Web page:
With the 2011 spring selling season shaping up to be softer than many in the industry had hoped, Wall Street analysts aren't expecting KB Home's fiscal 1Q2011 results, due out Tuesday, to look much like its positive fourth quarter results. Analyst consensus is the company will lose $0.27 per share, compared with a gain of $0.23 per share, or $17.4 million, last quarter.
Most of the uncertainty over the company's performance stems from weak demand in the market, compounded by tighter mortgage underwriting standards. Despite turning a profit for its fiscal first quarter, public builder peer Lennar's operation metrics all showed declines, reflecting a difficult sales environment even in markets like Houston, which have been less affected by housing's overall troubles. New orders fell 12% year over year to 2,267 homes during the quarter while units in backlog slid 12%. Deliveries also declined 4% from the same quarter in 2010.
Order growth was also an issue for KB Home last quarter. New orders fell 25% during its fiscal fourth quarter to 1,085 from 1,446 during fiscal 4Q2009. Backlog, both in terms of units and value, also suffered, falling 37% and 38%, respectively, compared with the same period the previous year. Moreover, the company's cancellation rate, as a percentage of gross sales, shot up to 37% during its fourth quarter.
However, during last quarter's earnings call, KB CEO Jeffrey Mezger noted that the company had made some operational adjustments that he believed would help stem the company's negative order trends.
First, he confirmed the company was still on track to grow its community count by 25% in 2011. He estimated that roughly 70 new communities, the bulk of which are in California and Texas, will come online in the next six months. With more new communities open, Mezger said he believed the company would gain order traction.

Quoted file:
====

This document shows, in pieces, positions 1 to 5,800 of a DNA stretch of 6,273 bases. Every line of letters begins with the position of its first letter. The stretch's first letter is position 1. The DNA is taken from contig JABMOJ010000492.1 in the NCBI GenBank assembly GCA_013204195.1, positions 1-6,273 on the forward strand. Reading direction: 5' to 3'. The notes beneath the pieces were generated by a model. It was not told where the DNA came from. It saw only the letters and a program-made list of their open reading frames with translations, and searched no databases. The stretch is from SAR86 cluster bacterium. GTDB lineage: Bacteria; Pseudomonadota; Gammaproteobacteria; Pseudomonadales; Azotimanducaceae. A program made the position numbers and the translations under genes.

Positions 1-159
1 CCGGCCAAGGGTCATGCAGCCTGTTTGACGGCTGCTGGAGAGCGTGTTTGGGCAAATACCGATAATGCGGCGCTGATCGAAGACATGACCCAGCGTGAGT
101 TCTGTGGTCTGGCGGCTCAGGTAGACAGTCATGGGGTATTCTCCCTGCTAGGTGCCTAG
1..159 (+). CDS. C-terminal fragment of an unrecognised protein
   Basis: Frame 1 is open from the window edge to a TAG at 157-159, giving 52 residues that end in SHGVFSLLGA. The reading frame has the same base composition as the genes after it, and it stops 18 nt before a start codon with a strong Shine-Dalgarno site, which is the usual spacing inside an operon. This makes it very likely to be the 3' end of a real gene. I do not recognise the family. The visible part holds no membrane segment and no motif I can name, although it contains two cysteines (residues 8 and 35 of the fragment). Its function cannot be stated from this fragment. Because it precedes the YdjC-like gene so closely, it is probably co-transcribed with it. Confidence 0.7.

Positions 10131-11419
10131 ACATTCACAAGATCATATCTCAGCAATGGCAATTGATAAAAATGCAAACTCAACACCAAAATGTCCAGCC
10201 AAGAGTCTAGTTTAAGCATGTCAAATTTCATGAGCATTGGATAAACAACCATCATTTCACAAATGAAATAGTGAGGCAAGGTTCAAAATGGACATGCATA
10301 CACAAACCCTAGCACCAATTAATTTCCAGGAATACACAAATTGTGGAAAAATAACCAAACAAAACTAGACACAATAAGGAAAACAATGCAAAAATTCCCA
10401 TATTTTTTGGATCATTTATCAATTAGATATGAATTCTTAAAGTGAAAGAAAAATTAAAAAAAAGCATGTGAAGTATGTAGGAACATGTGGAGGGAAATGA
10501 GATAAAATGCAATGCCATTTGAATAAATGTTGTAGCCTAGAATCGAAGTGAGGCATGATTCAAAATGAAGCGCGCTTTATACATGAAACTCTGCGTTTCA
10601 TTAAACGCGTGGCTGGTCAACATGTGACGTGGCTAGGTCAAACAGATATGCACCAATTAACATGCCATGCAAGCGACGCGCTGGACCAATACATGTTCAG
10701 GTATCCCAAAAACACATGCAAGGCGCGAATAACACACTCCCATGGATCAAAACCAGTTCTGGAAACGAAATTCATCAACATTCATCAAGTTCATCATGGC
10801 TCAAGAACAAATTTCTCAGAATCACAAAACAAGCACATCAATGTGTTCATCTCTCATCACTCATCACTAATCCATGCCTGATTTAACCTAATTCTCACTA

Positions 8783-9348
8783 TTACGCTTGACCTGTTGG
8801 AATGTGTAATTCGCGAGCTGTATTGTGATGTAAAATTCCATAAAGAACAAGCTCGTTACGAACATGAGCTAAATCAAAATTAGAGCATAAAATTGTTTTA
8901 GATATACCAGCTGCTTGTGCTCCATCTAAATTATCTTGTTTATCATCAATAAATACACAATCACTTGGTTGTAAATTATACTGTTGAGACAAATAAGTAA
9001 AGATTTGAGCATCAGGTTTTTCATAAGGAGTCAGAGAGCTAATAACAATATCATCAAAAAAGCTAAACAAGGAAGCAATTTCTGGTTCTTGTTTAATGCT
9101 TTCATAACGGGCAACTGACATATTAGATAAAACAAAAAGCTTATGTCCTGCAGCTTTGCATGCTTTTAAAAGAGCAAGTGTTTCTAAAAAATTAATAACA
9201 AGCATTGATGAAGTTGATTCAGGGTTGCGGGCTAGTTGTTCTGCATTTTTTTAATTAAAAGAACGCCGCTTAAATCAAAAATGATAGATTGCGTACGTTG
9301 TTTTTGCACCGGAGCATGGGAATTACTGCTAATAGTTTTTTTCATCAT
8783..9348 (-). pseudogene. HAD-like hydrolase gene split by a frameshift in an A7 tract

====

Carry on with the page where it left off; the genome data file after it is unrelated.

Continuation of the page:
Second, management implemented a so-called "bridge" strategy last quarter to help boost sales and closings. The strategy moved the company away from its built-to-order business model in favor of increasing its spec levels to convert sales to deliveries quickly, a move that management credited with preserving revenue.
However, the question will be how well these strategies helped the company during the quarter. The company, like its competitors, is up against difficult comparisons from the 2010 spring selling season, when order numbers benefited from the federal home buyer tax credit. Moreover, as credit tightening continues to eliminate buyers from the available pool, there's question as to whether the company's first-time buyer focus, which has served them well during the early stages of the downturn, will prove to be a weakness as housing's slump drags on.